When it comes to service-oriented architecture, there's no shortage of technology questions to be answered. How do you successfully incorporate a lightweight ESB? What does the latest release of Glassfish have to do with SOA? We delved into those issues last week.
Though there is another set of concerns with SOA, having to do with business. While for some SOA revolves around performance benchmarks, its bottom line is probably best represented in dollar signs. Let's face it, if SOA can make you money, it will get funded.
Last week we asked who owns the SOA business case? Getting your business involved in a technology initiative isn't a simple task. To a degree it requires you to make the argument that what you're doing is trying to adopt technology that's involved in their business initiative. Aside from everything else, it might help you avoid what the ZapThink guys are calling vendor driven architecture. This week we'll be looking into SOA business case best practices.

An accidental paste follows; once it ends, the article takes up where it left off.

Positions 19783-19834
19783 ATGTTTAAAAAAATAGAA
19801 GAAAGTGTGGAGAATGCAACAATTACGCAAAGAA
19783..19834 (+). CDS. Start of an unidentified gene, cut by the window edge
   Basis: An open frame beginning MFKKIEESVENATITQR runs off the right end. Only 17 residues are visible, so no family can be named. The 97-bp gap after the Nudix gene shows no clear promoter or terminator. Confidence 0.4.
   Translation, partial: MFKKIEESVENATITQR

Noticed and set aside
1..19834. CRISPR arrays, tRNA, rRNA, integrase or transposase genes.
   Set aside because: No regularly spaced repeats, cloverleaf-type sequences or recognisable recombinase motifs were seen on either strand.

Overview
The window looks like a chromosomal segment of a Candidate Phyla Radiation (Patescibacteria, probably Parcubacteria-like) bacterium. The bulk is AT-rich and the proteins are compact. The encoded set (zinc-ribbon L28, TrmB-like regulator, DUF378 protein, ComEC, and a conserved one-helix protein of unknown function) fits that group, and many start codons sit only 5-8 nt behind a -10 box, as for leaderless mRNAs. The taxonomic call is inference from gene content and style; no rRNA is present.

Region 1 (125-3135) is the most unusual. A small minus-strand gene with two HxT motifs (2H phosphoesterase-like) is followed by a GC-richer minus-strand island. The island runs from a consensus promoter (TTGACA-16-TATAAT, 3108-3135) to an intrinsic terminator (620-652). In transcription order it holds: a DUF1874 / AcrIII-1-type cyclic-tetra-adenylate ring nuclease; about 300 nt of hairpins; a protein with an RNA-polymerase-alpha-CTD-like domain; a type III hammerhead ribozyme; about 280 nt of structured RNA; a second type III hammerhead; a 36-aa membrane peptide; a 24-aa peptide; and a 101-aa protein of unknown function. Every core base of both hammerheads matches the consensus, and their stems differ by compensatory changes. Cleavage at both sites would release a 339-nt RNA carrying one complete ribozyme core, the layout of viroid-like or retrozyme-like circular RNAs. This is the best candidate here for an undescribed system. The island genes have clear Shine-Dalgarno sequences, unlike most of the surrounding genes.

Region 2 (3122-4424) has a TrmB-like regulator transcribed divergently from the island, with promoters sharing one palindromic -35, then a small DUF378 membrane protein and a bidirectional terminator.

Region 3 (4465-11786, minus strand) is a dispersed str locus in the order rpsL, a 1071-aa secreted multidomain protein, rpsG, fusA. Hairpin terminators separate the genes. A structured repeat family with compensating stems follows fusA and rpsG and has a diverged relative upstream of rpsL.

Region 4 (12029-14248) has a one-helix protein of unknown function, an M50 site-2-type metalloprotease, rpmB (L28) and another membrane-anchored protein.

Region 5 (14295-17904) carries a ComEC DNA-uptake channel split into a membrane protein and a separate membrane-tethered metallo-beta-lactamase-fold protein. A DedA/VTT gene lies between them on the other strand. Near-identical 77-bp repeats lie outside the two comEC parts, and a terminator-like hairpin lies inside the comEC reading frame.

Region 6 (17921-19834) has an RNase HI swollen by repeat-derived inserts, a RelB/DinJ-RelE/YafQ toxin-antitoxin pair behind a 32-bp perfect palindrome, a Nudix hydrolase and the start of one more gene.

It should be noted that we pursued these stories partially because we heard back from our readers that they're interested in more information having to do with business case issues. Yes, believe it or not, we listen to our readers. I mention this because this week we'll be putting out a reader survey that's going to give you, our readers, a chance to give us a clearer picture of the issues that you're facing with SOA. We put a lot of stock in what you have to say.
In fact, we consider ourselves a platform for what you have to say. So if any of you out there in the user community feel like you have something of value to share with your peers, then feel free to e-mail me at firstname.lastname@example.org. We thrive on feedback and, given the proper guidance, we are committed to helping you turn that SOA into a moneymaker.